• Should refer to a written request to borrow vacation time. A prior written agreement should be drafted in accordance with the term of the policy, and with an authorization to be reimbursed from employee’s paycheques; this agreement should be included in the employee file.”

Paying Back the Accrual Loan

Employees can pay back the loan in one of two ways. This should be agreed upon by the employer and employee before the accrual loan is ever taken.

  1. Allow the negative balance to become positive again as the accrual rate is applied. If the accrual bank is added to on a monthly or hours-worked basis, then the balance will slowly climb back up into the positive numbers. If the accrual rate is once yearly, then it will become positive again at the employee’s anniversary date.
  2. Deduct time from the employee’s paycheck. The above requirements would need to be previously agreed upon between the employer and employee. This is not the most common solution when the employee remains employed but it is an option. Deductions from paychecks can be unsettling so just make sure that this arrangement is agreed upon before letting the accruals go negative.

If you keep track of accruals manually, then you will want to write down the number of hours “borrowed” and then at each paycheck, subtract the amount of accrual time earned in that period from the amount that was borrowed. You will do this until the balance owed is eliminated. At this time, the employee will start earning positive accruals again.

If the employee is to pay the loan back by deducting from their paycheck, multiply the number of hours borrowed by the employee’s hourly rate. This will be the amount the employee needs to pay the employer back. When taking this route, the employee should continue to accrue time-off as usual.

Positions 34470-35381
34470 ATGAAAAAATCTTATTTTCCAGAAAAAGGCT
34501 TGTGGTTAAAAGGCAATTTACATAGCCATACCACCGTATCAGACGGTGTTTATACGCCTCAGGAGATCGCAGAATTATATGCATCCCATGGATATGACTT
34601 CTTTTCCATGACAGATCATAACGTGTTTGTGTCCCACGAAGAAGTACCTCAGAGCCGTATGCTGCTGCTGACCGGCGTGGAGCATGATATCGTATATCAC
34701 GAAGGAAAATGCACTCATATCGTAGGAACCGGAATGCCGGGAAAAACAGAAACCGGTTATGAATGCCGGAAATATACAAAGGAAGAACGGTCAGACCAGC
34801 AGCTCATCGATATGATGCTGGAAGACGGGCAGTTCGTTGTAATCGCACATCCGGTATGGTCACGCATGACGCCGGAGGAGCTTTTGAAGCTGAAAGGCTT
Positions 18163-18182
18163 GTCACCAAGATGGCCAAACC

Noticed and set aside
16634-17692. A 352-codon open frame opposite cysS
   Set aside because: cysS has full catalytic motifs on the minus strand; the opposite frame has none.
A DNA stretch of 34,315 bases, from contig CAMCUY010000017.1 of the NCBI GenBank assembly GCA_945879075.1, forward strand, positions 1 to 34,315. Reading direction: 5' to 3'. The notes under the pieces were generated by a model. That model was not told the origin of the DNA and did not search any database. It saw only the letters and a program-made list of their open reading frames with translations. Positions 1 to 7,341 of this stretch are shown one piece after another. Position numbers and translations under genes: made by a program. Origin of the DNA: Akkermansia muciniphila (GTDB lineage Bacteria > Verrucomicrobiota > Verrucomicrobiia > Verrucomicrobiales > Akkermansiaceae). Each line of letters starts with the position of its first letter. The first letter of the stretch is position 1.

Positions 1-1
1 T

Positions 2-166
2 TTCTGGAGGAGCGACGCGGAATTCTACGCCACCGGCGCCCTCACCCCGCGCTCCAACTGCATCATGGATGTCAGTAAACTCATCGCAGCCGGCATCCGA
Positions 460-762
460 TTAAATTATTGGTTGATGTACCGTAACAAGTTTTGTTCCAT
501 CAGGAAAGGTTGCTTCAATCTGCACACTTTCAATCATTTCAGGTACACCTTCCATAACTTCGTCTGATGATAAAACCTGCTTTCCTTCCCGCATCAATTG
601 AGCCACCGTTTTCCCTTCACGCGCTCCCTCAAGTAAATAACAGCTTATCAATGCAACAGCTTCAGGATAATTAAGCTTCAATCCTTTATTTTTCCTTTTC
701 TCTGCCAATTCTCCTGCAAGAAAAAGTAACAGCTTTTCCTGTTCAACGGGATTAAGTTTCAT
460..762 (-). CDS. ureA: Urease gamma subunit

Not to toot our own horn, but an easier way to do this would be to let our automated system do the work for you. It’s more accurate since the system makes the calculations. Pieces of paper never get lost and important information never gets forgotten. There is never any mistaking the number of hours taken or requested since all of that is documented on the employee’s time sheet.

How This Works In the Timesheets.com Software Service

Tacking negative leave is possible with our time tracking service. When employees make requests that bring their accrual balances into the negative, our system simply calculates that negative balance. Employees see how much they owe their accrual bank right from their own time sheets. They also will see it as it becomes positive again.

If the agreement is that the employee must pay back the loan by deducting the amount from his or her paycheck and they had entered the time-off as time on the time sheet, then the employer can simply adjust the employee’s settings to reflect the correct accrual amount. You wouldn’t want to both deduct the amount from the employee’s paycheck and maintain the negative balance on the accruals sheet.

As always, if administrators need help with any of this, they can always call or email for help!